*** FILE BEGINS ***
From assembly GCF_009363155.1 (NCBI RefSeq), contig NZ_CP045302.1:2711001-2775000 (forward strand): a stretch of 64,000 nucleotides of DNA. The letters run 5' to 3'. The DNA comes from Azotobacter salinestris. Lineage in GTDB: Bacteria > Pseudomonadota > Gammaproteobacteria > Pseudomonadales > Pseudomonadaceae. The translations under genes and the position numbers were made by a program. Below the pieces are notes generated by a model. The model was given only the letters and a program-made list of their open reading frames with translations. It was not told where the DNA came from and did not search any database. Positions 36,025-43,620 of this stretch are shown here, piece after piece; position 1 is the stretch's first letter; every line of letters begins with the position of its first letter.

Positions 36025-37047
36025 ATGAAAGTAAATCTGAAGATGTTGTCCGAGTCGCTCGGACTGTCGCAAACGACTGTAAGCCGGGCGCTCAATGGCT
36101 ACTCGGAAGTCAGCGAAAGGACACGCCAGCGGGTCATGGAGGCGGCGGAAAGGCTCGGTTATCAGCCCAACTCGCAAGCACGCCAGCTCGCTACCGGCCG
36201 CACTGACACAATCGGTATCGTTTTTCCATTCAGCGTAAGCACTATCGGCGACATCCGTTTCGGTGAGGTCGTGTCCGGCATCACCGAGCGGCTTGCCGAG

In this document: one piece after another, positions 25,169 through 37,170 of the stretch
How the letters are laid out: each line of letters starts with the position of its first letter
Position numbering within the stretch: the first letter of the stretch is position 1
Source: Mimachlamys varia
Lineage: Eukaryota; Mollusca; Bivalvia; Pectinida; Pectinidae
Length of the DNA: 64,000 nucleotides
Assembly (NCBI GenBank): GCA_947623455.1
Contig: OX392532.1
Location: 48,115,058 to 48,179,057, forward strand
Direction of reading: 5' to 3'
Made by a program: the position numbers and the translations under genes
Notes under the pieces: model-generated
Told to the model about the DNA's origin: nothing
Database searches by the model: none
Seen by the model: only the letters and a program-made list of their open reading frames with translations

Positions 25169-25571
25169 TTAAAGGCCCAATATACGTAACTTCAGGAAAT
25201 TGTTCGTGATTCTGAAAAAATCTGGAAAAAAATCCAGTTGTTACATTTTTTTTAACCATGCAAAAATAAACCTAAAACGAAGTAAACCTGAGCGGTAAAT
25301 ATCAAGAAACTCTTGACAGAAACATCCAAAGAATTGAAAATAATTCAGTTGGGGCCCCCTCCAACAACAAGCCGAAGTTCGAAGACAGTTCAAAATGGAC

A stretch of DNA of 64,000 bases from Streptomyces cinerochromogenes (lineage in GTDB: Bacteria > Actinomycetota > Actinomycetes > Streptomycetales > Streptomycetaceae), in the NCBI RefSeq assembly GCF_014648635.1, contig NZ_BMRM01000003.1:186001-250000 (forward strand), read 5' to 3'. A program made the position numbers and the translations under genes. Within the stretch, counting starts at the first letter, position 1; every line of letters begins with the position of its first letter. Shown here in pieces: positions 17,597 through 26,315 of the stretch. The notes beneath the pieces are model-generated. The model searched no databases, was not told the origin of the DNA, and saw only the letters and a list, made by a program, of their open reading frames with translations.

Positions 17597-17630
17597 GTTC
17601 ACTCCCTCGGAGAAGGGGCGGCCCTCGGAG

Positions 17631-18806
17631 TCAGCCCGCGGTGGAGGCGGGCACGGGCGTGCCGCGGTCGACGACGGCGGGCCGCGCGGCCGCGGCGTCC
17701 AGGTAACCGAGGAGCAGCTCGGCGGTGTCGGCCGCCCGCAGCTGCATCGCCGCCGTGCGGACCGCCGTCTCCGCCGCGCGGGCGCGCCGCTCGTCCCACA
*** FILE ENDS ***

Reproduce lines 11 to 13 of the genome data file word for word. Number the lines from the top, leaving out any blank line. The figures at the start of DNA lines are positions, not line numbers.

Length of the DNA: 64,000 nucleotides
Assembly (NCBI GenBank): GCA_947623455.1
Contig: OX392532.1